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    Quote Originally Posted by The Human Car
    I remember reading that for the USA the CO2 emissions are from ~40% automotive and ~60% power generation. Anyway the EPA has a fairly detailed worksheet on what you can do to reduce greenhouse gases.
    I'm glad the EPA provides this information. But whatever we can do about GHG emissions, it's not as much as the EPA can do! Now that the Supreme Court has given them the go-ahead, let's hope they strat doing a lot more.


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    I recommend the book The Consumer's Gude to Effective Environmental Choices: Practical Advice from the Union of Concerned Scientists. The two biggest things you can do to reduce your impact on the environment are to drive less, and to eat less meat. Beyond that, eating locally produced foods will also significantly reduce your impact on the environment. The next time you move, consider your location carefully, because it will signficantly impact your transporation choices for years to come. Chosing a home that is close to work, grocery stores, schools, and other common destinations will make it easier for you to bike or walk. Choosing a location close to mass transit will make it easier when you need to travel to more distant destinations.

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    dalmore - One more thing to consider about that 14%, you're only talking about the emissions from driving the vehicle. To my knowledge there has only been one study done on the subject, but it found that the process of manufacturing one, Focus-sized automobile produced the same volume of emissions as driving the car for 66k miles. When calculating the effect of automobiles, many people forget to add manufacturing and disposal into the equation. Throw in the impact of creating and maintaining the excess infrastructure that the automobile requires and I find it very hard to believe anything has a larger total polluting effect, at least in the US.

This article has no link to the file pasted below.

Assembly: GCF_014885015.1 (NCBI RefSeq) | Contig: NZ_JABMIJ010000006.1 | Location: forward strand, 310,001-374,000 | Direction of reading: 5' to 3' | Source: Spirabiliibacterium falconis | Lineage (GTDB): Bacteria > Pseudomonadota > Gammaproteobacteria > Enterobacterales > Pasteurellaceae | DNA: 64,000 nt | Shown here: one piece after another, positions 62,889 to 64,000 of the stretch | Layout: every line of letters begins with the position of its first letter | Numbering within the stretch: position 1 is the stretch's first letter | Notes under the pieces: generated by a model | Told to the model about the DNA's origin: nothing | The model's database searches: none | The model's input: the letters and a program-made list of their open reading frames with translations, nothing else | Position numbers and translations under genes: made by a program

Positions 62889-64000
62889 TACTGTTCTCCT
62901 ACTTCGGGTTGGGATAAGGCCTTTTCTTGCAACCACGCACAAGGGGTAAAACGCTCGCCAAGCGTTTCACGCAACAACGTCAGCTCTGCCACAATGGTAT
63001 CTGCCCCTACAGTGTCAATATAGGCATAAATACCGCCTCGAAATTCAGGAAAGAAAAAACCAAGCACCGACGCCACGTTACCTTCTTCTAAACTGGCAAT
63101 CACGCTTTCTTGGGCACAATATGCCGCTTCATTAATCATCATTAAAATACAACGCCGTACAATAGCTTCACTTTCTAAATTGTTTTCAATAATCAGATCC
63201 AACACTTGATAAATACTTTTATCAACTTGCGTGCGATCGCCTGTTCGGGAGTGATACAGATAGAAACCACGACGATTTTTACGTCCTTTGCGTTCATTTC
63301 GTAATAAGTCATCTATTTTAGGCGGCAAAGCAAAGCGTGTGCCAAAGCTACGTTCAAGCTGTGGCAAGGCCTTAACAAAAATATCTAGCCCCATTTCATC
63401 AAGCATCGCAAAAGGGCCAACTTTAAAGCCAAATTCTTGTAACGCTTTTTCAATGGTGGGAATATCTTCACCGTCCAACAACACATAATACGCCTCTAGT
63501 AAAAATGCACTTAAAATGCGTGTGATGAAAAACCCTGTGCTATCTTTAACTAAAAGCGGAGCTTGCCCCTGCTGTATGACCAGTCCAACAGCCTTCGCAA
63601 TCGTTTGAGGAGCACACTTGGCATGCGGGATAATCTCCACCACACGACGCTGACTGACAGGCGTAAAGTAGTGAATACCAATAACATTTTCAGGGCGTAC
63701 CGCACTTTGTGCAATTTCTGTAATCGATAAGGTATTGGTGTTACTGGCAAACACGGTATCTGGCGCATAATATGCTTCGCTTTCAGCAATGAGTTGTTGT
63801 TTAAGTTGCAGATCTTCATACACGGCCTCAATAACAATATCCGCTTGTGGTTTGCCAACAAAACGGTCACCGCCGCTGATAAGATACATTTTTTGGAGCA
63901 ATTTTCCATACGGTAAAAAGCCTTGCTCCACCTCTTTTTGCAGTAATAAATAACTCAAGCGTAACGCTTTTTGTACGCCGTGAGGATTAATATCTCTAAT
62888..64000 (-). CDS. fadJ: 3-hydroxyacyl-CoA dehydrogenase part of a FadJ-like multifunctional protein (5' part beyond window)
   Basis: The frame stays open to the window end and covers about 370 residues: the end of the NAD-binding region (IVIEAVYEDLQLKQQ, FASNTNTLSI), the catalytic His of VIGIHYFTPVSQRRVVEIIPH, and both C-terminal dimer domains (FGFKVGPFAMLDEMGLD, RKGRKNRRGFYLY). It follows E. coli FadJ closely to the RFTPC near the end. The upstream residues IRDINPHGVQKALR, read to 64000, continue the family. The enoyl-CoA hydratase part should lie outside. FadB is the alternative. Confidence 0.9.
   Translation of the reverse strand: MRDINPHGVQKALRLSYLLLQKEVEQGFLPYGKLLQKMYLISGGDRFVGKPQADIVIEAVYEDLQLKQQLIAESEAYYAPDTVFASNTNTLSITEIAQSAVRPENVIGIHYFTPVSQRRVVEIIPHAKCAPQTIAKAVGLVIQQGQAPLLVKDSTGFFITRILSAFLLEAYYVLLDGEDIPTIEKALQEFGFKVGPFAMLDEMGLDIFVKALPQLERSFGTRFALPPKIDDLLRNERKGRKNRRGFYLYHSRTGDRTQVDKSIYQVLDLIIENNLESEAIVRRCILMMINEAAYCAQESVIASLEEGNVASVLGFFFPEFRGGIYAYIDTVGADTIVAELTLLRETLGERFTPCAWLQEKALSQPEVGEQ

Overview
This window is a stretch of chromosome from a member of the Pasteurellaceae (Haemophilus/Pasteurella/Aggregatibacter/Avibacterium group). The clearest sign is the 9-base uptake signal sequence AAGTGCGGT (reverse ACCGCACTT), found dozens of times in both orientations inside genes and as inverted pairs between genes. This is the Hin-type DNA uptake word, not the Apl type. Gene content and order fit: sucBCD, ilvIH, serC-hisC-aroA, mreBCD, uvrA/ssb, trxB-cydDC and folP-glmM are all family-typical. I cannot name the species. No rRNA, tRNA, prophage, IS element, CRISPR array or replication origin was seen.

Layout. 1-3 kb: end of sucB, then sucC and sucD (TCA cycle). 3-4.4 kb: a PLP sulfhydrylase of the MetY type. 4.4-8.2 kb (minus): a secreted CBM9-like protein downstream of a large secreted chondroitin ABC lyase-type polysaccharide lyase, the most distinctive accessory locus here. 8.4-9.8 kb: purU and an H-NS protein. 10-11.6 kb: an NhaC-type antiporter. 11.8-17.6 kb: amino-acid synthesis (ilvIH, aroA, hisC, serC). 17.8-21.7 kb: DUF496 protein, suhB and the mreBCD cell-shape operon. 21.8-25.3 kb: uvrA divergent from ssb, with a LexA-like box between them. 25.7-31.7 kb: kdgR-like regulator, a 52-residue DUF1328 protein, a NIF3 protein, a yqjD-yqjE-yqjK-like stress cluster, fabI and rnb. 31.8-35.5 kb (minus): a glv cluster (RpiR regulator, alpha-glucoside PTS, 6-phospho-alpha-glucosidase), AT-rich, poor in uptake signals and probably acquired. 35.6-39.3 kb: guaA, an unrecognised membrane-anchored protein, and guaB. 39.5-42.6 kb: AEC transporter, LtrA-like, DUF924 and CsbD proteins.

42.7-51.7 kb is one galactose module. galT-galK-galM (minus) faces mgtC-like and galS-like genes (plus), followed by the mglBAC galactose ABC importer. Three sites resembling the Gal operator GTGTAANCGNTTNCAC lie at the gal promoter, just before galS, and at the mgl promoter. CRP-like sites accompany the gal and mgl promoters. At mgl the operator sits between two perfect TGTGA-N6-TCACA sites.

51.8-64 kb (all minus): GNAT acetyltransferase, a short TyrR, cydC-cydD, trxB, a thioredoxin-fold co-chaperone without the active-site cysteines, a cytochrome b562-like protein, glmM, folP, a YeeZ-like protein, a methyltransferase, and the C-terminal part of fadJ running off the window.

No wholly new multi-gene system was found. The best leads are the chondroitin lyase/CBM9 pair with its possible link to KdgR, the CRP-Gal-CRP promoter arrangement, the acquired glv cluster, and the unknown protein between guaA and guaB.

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    I have some questions that I have been wondering about. I have recently bought a home and I would like to improve it's efficiency as much as possible within my budget. I have been looking into inline water heaters, using earth heat (geothermal) and a heat pump to heat AND cool my home, someone on here mentioned www.squarefootgardening.com and I hope to try it out, etc.